DNA, Inference, and Information

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This paper assesses Sarkar's ([2003]) deflationary account of genetic information. On Sarkar's account, genes carry information about proteins because protein synthesis exemplifies what Sarkar calls a ‘formal information system’. Furthermore, genes are informationally privileged over non-genetic factors of development because only genes enter into arbitrary relations to their products (in virtue of the alleged arbitrariness of the genetic code). I argue that the deflationary theory does not capture four essential features of the ordinary concept of genetic information: intentionality, exclusiveness, asymmetry, and causal relevance. It is therefore further removed from what is customarily meant by genetic information than Sarkar admits. Moreover, I argue that it is questionable whether the account succeeds in demonstrating that information is theoretically useful in molecular genetics.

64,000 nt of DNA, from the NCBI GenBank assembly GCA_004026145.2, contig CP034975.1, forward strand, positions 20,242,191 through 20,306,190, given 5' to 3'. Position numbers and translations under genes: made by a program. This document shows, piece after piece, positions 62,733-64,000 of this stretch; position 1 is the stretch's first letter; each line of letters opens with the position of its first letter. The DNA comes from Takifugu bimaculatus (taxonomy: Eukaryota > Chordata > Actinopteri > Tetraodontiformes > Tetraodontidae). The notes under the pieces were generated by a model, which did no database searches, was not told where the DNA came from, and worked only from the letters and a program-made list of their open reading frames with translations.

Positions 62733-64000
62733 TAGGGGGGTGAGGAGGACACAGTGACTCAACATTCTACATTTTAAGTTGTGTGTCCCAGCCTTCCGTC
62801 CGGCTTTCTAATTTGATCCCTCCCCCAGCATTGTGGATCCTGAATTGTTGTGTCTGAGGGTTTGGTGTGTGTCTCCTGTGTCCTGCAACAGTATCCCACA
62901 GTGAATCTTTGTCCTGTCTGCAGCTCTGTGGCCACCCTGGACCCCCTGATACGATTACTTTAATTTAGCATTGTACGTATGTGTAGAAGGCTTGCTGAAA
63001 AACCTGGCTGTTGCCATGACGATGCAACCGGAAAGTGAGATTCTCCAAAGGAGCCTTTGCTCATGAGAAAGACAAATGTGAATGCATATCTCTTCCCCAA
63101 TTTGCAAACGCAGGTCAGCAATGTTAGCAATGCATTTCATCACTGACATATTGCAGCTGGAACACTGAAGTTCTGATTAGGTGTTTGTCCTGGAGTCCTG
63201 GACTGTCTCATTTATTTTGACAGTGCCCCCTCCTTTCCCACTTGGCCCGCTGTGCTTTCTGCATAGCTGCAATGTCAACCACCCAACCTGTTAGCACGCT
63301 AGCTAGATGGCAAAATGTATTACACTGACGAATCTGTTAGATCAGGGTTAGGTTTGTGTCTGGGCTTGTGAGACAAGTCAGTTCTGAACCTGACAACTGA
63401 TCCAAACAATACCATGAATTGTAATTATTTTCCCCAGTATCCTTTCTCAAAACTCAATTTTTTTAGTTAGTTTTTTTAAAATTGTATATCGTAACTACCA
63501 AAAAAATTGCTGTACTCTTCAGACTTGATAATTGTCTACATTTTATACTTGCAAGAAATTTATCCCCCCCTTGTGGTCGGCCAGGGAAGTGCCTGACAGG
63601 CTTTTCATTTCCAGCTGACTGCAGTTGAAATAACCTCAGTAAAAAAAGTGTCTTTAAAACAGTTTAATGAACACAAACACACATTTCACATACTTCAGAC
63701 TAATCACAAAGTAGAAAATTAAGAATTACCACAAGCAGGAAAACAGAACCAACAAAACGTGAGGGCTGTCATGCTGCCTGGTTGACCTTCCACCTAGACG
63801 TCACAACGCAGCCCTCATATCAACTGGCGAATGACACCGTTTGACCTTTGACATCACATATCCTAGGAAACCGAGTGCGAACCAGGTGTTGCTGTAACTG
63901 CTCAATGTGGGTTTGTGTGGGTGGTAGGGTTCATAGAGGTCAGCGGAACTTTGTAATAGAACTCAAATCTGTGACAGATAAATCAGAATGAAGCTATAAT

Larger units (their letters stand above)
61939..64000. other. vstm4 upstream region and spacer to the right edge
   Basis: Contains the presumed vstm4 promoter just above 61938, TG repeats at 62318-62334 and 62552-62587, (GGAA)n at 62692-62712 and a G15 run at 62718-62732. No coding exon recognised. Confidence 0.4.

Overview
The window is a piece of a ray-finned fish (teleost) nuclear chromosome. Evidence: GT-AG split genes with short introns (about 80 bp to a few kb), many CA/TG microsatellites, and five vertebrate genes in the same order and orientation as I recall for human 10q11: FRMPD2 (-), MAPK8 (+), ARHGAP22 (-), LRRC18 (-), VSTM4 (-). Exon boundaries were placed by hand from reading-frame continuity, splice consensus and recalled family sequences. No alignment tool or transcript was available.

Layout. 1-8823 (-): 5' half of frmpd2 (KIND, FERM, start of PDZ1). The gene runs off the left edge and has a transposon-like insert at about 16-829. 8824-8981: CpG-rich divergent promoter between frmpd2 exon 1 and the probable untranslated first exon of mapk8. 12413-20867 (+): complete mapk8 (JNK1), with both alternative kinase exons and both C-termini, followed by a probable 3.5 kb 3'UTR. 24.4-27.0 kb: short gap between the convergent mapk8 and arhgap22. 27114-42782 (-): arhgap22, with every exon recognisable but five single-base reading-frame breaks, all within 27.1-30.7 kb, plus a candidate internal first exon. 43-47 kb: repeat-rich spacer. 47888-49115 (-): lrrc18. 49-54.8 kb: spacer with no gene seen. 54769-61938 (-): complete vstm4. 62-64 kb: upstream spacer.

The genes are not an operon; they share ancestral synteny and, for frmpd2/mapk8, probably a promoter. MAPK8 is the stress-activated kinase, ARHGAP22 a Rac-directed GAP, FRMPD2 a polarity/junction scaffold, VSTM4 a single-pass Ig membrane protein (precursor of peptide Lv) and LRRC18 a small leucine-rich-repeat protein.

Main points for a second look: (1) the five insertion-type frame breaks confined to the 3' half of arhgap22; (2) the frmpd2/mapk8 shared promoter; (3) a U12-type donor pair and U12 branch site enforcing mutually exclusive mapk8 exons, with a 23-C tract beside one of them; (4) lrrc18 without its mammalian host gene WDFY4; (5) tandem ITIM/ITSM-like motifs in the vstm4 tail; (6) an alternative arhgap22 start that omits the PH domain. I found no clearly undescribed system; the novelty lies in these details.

Original languageEnglish
Pages (from-to)1-17
Number of pages17
JournalBritish Journal for the Philosophy of Science
Issue number1
Early online date8 Jan 2009
Publication statusPublished - Mar 2009


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